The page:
Wood Thoughts #9: Oceans and Oceans of Glue, But Still Don’t Eat It

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Blog entry by Fr. Thomas Bailey, OSB posted 05-26-2014 03:14 AM 1603 reads 0 times favorited 3 comments Add to Favorites Watch
« Part 8: Are You Ready for Woodworking Safety Day? Or As I Like to Call It, “Not the Zombie Apocalypse” Part 9 of Wood Thoughts series Part 10: IKEA and the Workshop (Should Those Words Ever Be in the Same Sentence?) »

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Said No Little Boy or Woodworker Ever
Some people may have thought that the glue blog title I mentioned in Clamps, Clamps, and More Clamps!!! was made up. And yes it was, but such a good title should not go to waste – he’s quite the recycling monk, mostly other people’s ideas. So I took it upon my self to patent, trademark, copyright, and claim it as my own. Let’s see those royalty checks just start rolling in – you do remember that you’re a monk and have a vow of poverty? Well they can go to replace those beams I "borrowed" from the abbey church.

Anyway, glue is certainly one of those indispensable items in the workshop and used in practically every project. None of us will ever begin a project without making sure we have enough glue on hand – yeah, nobody would ever do such a silly thing … I just wonder where he got the idea – but what if the unthinkable became the reality? Can other adhesives fill-in for our trusted friend and companion? Matthias Wandel has put glue under the test before: Gorilla Glue Sucks (at filling gaps) and Can You Squeeze All the Glue Out of a Joint? His test are more scientific than any I am able to create – and more entertaining – because of his engineering background. I am not going to let it deter me, however, from testing whether or not other adhesives, probably hanging around peoples’ shops, can substitute for wood glue in a jam.


In This Corner ...


I went to the local hardware store and purchased three products that claimed to work on wood. I also decided to throw the towel in the ring – again with the colloquialisms, get on with it – for cyanocrylate glue (CA glue) because I had it on hand in the shop and many woodworkers use it for a variety of purposes, as well as, a traditional wood glue as a control. The parameters for the experiment were to follow any manufacturer directions (e.g. allowing full curing times) and to create a variable of both clamped and unclamped samples – if you’re bored no one will blame you if you leave now.
If You Don't Have the Jeopardy Theme Song in Your Head, You Do Now

The Results
Sample DesignationAction to Break BondAftermath
I – Clamped2 Blows w/Hammer
I – UnclampedPlaced in X Form and Hit w/Hammer
II – Clamped1 Blow w/Hammer
II – Unclamped1 Blow w/Hammer
III – ClampedPulled Apart by Hand
III – UnclampedPulled Apart by Hand
IV – Clamped1 Blow w/Hammer
IV – Unclamped1 Blow w/Hammer
V – Clamped3 Blows w/Hammer
V – Unclamped1 Blow w/Hammer

Only the weight of the hammer was used.
I (Wood Glue), II (CA Glue), III (Contact Cement), IV (Construction Adhesive), V (Wood Epoxy)

Unexpectedly the clamped wood glue sample was more easily broken than the unclamped sample – what does it mean when the control fails? – and most joints failed with roughly the same amount of force. Joint failure due to a failure in the adhesive occurred only in the contact cement sample, all other failures were the result of weakness in the wood. So I think it is a safe bet that if you ever find yourself in the unenviable position of running out of wood glue, you can get away with using construction adhesive, wood epoxy, or even super glue.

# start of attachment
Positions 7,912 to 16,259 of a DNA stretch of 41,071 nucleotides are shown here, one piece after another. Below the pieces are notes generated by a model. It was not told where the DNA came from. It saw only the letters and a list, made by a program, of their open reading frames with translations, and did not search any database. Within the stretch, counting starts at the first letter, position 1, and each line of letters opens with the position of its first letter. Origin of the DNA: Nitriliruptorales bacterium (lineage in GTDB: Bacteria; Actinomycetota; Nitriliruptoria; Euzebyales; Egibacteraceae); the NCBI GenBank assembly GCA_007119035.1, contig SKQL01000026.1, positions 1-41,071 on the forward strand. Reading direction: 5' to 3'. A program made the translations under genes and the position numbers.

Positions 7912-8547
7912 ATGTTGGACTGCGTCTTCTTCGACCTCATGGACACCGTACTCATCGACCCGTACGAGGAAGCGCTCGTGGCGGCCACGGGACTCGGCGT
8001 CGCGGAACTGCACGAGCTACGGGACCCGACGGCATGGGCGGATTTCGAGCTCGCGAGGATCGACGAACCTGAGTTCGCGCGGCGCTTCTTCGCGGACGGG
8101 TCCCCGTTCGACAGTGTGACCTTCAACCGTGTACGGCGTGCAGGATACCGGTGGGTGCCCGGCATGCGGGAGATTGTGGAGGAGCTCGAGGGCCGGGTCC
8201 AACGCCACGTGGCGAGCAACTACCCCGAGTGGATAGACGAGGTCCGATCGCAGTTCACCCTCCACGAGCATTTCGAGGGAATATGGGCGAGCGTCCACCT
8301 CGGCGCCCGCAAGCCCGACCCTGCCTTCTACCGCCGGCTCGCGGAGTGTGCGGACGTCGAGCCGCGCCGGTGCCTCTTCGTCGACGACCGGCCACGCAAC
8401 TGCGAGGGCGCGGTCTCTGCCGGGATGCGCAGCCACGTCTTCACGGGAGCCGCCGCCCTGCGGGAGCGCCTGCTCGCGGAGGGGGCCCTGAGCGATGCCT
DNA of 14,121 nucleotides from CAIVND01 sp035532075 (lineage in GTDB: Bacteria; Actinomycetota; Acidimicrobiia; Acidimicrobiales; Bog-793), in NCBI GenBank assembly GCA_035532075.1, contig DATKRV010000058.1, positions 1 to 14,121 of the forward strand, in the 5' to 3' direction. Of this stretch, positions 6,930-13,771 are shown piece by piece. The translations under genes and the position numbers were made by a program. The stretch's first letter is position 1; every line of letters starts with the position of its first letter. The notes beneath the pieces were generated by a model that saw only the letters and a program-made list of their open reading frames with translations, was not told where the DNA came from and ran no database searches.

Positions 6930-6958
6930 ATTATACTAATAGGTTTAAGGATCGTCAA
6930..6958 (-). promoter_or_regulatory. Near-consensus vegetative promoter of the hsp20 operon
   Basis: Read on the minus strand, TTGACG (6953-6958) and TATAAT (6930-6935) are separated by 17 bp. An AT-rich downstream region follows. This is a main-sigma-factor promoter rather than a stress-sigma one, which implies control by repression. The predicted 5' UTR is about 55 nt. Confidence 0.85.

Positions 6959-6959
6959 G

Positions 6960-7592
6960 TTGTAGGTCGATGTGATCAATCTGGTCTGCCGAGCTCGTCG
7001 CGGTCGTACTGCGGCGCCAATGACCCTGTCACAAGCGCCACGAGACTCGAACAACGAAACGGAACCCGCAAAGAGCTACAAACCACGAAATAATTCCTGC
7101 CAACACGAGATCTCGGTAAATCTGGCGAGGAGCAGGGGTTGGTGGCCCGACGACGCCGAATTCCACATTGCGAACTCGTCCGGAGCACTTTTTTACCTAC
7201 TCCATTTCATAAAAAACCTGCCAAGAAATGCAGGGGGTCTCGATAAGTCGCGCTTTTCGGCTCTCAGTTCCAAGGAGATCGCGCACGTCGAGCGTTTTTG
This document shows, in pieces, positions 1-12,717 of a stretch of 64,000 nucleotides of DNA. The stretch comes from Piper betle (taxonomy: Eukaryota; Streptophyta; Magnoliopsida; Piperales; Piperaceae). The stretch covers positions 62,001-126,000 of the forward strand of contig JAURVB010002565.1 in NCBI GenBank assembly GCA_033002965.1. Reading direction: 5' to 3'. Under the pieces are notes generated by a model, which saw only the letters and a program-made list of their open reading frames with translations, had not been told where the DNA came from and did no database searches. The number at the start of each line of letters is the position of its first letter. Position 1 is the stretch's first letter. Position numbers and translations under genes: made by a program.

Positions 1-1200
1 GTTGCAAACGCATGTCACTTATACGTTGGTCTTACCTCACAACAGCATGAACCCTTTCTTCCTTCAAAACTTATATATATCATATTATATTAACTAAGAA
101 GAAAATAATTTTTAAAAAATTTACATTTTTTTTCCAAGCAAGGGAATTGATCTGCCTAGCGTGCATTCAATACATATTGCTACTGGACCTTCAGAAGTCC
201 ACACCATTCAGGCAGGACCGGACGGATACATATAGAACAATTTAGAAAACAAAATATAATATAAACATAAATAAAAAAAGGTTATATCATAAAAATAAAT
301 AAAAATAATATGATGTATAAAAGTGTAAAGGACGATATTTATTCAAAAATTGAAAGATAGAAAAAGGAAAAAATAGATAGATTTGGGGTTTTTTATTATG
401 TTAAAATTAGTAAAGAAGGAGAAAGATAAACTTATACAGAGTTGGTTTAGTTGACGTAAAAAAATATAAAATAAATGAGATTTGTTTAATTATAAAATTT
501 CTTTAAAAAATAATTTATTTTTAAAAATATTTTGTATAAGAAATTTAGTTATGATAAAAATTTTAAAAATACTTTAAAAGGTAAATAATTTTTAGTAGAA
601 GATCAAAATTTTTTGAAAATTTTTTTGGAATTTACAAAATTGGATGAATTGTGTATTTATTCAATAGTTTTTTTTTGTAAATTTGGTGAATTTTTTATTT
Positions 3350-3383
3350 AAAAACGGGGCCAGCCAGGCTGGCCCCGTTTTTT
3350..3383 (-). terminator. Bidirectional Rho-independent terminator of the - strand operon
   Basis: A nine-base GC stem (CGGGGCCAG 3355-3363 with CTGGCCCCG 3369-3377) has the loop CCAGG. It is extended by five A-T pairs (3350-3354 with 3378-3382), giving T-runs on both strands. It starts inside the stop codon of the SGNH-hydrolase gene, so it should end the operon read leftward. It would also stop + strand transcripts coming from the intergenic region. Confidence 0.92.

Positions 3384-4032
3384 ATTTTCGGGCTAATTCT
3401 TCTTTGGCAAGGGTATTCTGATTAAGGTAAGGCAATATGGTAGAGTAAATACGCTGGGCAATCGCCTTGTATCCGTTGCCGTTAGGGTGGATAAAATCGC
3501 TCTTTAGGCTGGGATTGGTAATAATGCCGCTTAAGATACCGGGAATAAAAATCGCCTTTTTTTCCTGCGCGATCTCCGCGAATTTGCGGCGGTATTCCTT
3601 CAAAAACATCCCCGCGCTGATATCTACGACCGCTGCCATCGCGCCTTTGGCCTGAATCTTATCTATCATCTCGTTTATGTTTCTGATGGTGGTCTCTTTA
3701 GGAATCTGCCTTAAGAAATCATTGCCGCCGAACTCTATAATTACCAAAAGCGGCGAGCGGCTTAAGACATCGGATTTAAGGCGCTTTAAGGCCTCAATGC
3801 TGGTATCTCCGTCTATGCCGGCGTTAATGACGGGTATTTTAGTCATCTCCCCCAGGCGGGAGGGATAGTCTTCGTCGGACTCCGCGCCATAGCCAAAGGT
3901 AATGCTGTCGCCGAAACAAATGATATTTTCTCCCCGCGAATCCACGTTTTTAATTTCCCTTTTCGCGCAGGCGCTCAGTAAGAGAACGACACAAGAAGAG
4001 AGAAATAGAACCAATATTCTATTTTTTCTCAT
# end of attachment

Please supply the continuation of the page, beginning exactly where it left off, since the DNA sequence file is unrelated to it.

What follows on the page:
-- Fr. Thomas,

3 comments so far

View Jim Jakosh's profile

Jim Jakosh

21317 posts in 3253 days

#1 posted 05-26-2014 03:45 AM

I use Harbor Freight epoxy for a lot of different things- including putting metal or plastic in my wood products and have never had a failure. It is cheap and super good.( wait until it goes on sale for 99 cents a package) If it is wood to wood, I use mainly Titebond III now because it is super strong and waterproof.

I was surprised at the contact adhesive. Usually I let it dry to a tacky stage and them clamp the pieces together or rub them down hard if it is thin stuff and it holds really well. If you wait a day of so the bonds gets even stronger.

How long was it between gluing and testing for these samples?

-- Jim Jakosh.....Practical Wood Products...........Learn something new every day!! Variety is the Spice of Life!!

View Craftsman on the lake's profile

Craftsman on the lake

2810 posts in 3585 days

#2 posted 05-26-2014 10:29 AM

Like you said, i wouldn’t associate wood failure with glue failure. I used to cut a guitar neck blank at an angle and reverse it to make the head tilt at a shallow angle. The two pieces were glued together. When the guitar was done it was strung up. They exert about 180 lb. / square inch. I’ve never had one come apart. If you glue two 2×4’s together overlapping about 6” with white glue and clamp it will break someplace else, not the glue joint if put under pressure.

BTW, a well sanded or planed surface with wood glue will substantially increase the strength of the clamped joint.

-- The smell of wood, coffee in the cup, the wife let's me do my thing, the lake is peaceful.

View Fr. Thomas Bailey, OSB's profile

Fr. Thomas Bailey, OSB

79 posts in 1801 days

#3 posted 05-28-2014 08:44 PM

@Jim Jakosh: I followed the directions as written on the package. I applied contact cement to both pieces and waited 15 minutes. I then pressed them together, one sample with clamps and the other I held together for a short period of time (about 20 seconds). The directions did not specify a curing time, but as I had to wait 24 hours for the epoxy to fully cure that was how long I waited for all the samples.

-- Fr. Thomas,

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